When cancer is present, both it and its many treatments can have a considerable impact on your ability to take in nutrients and on your body’s ability to metabolize them, which can lead to malnutrition. When you become malnourished, your body’s ability to function properly declines and your immune function decreases, which may make it difficult to fight off an infection during cancer treatment.
Not surprisingly, malnourishment is common in the cancer setting. Studies have shown that 80 percent to 90 percent of people with cancer have signs and symptoms of malnutrition, and the National Cancer Institute (NCI) indicates that as many as 20 percent to 40 percent of people with cancer may die from malnutrition or its associated complications. Scary, right?
By definition, nutrition is the science of how the body ingests, digests, absorbs, and metabolizes nutrients. Cancer and its treatments can impact one or all of these steps that food must go through to nourish the cells of your body.
This can be caused by a physical issue, such as the location of the cancer, or by a biological or metabolic change, such as loss of appetite from a treatment or increased production of cytokines (proteins that carry messages between cells, regulating cellular function).
Here are some examples of how cancer and its treatments can impede ingestion, digestion, and absorption of nutrients and cause metabolic challenges:
Ingestion challenges: Cancer and its treatment can affect your ability to consume nutrients in a number of ways. Depending on the site of cancer, it can be difficult for food or liquids to get from the mouth to the digestive tract.
For example, the location of a head and neck cancer may make it difficult to chew and swallow foods; surgery, chemotherapy, and radiation for cancer may make it difficult to get food and liquid from the mouth to the digestive tract.
Cancer may also cause the body to produce cytokines to try to fight the cancer. When these compounds are produced in very high amounts, they may cause a loss of appetite. Cancer treatments can also lead to anorexia and cause a loss of appetite, making it difficult to consume enough food to get adequate nourishment.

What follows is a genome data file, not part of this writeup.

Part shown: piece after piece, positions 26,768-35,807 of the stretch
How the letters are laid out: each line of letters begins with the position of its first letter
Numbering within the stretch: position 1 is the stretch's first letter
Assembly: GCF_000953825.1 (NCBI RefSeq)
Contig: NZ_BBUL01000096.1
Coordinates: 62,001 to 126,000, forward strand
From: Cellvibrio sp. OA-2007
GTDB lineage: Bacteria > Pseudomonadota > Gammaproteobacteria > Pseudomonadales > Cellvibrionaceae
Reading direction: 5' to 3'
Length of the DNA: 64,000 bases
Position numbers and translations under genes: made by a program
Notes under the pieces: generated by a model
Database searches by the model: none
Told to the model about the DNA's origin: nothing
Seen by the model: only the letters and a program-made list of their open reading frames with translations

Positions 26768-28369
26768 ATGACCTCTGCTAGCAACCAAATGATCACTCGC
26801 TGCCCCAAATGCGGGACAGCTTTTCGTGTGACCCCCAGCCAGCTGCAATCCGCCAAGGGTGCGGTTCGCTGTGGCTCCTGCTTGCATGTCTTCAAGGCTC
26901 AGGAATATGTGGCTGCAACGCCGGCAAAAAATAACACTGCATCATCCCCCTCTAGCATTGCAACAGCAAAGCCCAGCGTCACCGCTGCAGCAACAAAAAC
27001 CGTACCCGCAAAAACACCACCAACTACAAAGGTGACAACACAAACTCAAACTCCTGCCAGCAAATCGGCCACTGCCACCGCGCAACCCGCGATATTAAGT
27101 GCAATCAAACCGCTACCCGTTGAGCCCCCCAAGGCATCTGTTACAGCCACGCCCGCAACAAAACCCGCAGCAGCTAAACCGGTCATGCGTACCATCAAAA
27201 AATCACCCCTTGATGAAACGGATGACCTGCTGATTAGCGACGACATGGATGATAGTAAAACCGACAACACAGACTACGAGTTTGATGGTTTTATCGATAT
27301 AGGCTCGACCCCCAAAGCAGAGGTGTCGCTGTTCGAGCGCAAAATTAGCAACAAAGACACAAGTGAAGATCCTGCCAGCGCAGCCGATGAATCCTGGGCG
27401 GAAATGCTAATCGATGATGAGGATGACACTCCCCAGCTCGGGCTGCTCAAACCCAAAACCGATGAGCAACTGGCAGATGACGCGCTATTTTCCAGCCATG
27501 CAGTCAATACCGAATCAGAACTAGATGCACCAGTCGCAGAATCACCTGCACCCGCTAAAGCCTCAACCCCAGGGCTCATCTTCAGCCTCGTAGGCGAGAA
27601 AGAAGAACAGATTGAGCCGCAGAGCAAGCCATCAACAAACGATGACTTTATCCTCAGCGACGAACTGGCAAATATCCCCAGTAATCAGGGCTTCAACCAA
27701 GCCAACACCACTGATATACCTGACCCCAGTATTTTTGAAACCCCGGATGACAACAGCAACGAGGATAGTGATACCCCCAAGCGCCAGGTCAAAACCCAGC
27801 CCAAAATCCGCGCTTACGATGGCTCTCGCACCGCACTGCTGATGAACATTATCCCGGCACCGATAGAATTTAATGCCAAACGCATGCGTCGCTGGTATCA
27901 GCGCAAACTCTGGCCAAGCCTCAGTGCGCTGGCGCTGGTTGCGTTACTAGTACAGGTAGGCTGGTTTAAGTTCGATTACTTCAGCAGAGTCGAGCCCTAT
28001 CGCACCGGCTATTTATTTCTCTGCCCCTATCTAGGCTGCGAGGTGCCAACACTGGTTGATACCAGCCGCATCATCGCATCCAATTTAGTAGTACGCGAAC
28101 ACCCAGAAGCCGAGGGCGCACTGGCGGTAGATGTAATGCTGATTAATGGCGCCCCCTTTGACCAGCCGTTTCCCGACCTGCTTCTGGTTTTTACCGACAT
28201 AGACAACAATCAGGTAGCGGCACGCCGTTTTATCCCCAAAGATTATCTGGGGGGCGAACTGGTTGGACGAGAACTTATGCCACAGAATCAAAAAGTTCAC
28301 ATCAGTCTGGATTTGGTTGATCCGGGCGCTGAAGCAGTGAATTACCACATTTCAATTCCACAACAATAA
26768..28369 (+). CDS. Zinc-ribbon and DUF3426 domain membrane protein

In addition, cancer and its treatments may cause a host of other issues that can affect eating, such as a sore mouth or throat, taste and/or smell changes, and fatigue.
Digestion and absorption challenges: Digestion is the process by which food is physically and chemically broken down and converted into a substance suitable for absorption and assimilation into the body. Many cancer-related factors can make it difficult to digest and absorb nutrients.
For instance, cancer can cause the gastrointestinal tract to become obstructed or blocked so that food and liquids can’t be digested or absorbed. In such cases, nutrition may need to be provided intravenously or through a feeding tube until the obstruction is remedied.
Various cancer treatments, particularly chemotherapy and/or radiation to the abdomen, can sometimes cause lactose intolerance, even if there were no previous issues digesting milk and milk products. This is because chemotherapy and radiation, in addition to malnutrition, can cause changes to the cells lining the digestive tract, making normal digestion difficult.
Lactose, the sugar naturally found in milk, must be digested by the enzyme lactase in the small intestine. If lactase production is affected by cancer treatment, you may need to limit your intake of milk and milk products for a period of time. Milk that has the enzyme lactase added to it is available, and you may be able to tolerate it as an alternative.
Cancer of the gastrointestinal tract may make it difficult to digest and absorb nutrients from food, a condition known as malabsorption. This can result from the location of the cancer, or it can be a side effect of the surgery used to treat it.
Cancer of the stomach, pancreas, gallbladder, bile duct, and small bowel increases the risk of developing malabsorption of fat after surgery. Fat malabsorption may cause severe diarrhea and weight loss from the amount of calories that are not absorbed into the bloodstream but are instead lost in the stool. In such cases, pancreatic digestive enzymes may need to be prescribed to enable the digestion and absorption of fat.
Metabolic challenges: Metabolism is the chemical process by which living cells make energy available. The same cytokines that can decrease appetite may also cause changes in metabolism. These changes can affect the way the body metabolizes protein, carbohydrates, and fats, resulting in an increase in nutrient needs at a time when eating may be difficult.
As you can see, there are many ways that cancer affects your ability to eat and use nutrients. But don’t let this leave you feeling defeated. There are also many ways to bypass and manage these issues. Of course, if you experience a nutrition-related issue or a side effect that is impeding your ability to eat, be sure to discuss this with your oncologist and treatment team.